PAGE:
YH!N: You’ve also talked about “African excellence” in your interviews. What does that mean to you and how can young people apply it to their lives?

Jesse Royal: Apply that by making known our stories, making known our real identity, our legacy, making it known to them that this stretches beyond the Middle Passage. We aren’t former slaves. We’re former Kings and Queens. Sovereign leaders of our own land that we’d feed ourselves. We had our games. We had our entertainment. We had our ways of life. We had our technology. We had our modern societies functioning in a way that was able to not only develop but sustain millions of people. So, I feel like we need to remind the youth of that before we even start to tell them certain things. If I think I’m starting from the bottom, why is that? If you think the same then your struggle is going to be perceived in a different way. Because you’re gonna think you need somebody to pull you up versus just remembering who you are and understanding that ‘oh what I already am that which I strive to be.’ With that understanding now is like you gain a different power, you gain a different level of awareness. You gain a different level of confidence in terms of execution. You feel more confident in the ideas, your space feels more validated. Your existence feels a little bit more real. So, we feel like once we get everybody fit mentally and spiritually and obviously physically, then we will see everything that was supposed to happen, happen. 

YH!N: The big debate has been the whole Wizkid and Justin Bieber collaboration on ‘Essence’. What’re your thoughts on that? Do you think it is great for the Afro music scene?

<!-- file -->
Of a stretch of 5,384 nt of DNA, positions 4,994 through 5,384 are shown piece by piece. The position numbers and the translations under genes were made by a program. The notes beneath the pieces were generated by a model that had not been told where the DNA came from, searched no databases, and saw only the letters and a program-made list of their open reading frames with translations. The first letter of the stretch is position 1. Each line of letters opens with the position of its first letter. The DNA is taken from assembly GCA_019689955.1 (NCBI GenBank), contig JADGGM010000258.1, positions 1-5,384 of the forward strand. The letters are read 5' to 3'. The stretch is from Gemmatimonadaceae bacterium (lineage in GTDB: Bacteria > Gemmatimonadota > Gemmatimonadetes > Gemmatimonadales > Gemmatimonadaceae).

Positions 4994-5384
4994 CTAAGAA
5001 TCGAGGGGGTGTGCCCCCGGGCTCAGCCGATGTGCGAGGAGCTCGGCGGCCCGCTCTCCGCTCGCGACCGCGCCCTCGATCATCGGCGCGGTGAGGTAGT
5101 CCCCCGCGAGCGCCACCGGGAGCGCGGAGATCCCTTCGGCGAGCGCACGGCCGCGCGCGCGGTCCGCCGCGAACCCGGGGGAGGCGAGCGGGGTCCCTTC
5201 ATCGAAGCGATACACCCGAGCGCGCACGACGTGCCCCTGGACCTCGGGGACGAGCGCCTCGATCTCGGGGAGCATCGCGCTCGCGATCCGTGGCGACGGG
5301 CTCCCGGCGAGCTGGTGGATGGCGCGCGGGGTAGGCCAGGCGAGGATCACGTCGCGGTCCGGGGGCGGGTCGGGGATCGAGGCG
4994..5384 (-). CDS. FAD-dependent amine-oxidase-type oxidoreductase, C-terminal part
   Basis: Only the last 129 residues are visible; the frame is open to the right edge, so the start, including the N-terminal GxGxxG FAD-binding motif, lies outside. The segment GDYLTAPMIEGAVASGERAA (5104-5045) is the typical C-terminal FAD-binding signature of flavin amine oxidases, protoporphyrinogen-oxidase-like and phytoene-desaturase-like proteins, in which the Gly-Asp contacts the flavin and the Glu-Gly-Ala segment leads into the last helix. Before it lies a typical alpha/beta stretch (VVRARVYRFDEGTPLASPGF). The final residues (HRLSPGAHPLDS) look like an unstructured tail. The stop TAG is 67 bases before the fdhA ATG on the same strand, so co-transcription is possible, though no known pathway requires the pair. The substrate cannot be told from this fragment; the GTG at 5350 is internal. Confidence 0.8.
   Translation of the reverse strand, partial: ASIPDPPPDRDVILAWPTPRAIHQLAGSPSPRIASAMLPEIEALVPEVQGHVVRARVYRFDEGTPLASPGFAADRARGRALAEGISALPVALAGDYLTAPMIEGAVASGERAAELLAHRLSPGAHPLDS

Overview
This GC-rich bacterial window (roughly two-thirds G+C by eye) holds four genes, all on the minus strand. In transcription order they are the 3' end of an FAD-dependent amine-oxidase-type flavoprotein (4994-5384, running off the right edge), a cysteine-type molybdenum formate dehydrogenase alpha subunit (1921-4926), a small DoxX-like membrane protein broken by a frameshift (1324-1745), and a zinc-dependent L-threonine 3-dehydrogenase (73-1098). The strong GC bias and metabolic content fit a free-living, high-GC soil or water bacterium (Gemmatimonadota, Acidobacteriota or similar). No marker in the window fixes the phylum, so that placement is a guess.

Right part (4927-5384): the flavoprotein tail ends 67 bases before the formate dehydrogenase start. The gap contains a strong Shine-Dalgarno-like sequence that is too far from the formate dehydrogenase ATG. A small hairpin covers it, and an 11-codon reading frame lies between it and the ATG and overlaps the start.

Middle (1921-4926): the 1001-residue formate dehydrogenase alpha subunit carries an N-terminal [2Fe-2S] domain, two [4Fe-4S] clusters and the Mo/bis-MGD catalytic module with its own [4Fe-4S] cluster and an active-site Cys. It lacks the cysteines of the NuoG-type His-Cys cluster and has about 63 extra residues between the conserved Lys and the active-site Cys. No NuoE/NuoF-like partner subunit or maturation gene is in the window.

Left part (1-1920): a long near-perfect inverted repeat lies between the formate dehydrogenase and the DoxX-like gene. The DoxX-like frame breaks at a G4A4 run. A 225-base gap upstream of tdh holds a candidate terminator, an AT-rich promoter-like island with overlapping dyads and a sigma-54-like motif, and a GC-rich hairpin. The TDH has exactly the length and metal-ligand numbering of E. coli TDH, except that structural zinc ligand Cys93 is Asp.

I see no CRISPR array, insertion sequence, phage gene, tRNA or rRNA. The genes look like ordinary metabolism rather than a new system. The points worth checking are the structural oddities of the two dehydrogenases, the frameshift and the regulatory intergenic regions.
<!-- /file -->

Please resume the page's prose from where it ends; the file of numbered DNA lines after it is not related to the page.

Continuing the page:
Jesse Royal: I think it’s a good thing. I think Justin Bieber highly respect what the reality of black culture is; in terms of I think they know that they can’t do what we do effortlessly. They have to do a whole leap of things to even be halfway near what a little five-year-old in Africa can do. So when they step forward and show them African artists respect and tap in and validate the greatness of Wizkid, I’m all for that. I don’t see anything bad with Justin Bieber on a Wizkid song cause he knows that Wizkid is doing great. So we also need to learn how to tap in and connect as well. Yeah, that’s a great thing.

 

YH!N: So, you got two records on Royal called ‘Home’ that’s dedicated to your two daughters and one called ‘Natty Dread’ that’s dedicated to your partner. How important was it to share this part of life and be open with your audience?

Jesse Royal: A lot of time in our genres we don’t really speak about certain things that we are affected by and we deal with you know, or deal with it in a realistic way. So for me with this project, because of my relationship with my fans, I feel like I have to be honest with them. Be as vulnerable with them as possible because I don’t know how they support me and I don’t know why. But I feel like I owe it to them to be as pure and as transparent with them as possible. So this album is an expression of that. For any man is a father, who is a real father, you know the pain of being away from your daughters, and you know what you go through inside in terms of just the conflict of wanting to be there but understanding that you have be out here and get things together to be able to provide. But then there’s a saying in our song ‘but what do our kids think?’ Because remember I’m not Jesse Royal to my daughter I’m just daddy. So she won’t know that daddy is in London working, she just knows that daddy is not home. And that was how the concept of the song started. This is why in the first line where I explain ‘I’m doing life without a trial. That’s the cost of being inspired. I follow the smoke and got fired because of my dreams when they accepted denial. Pouring my thoughts into your heart, I wish I could get back the time we lost. I pay the price no matter the cost. Baby, you will never know the half.’ One day she will understand that life is a cycle and she will be a mother.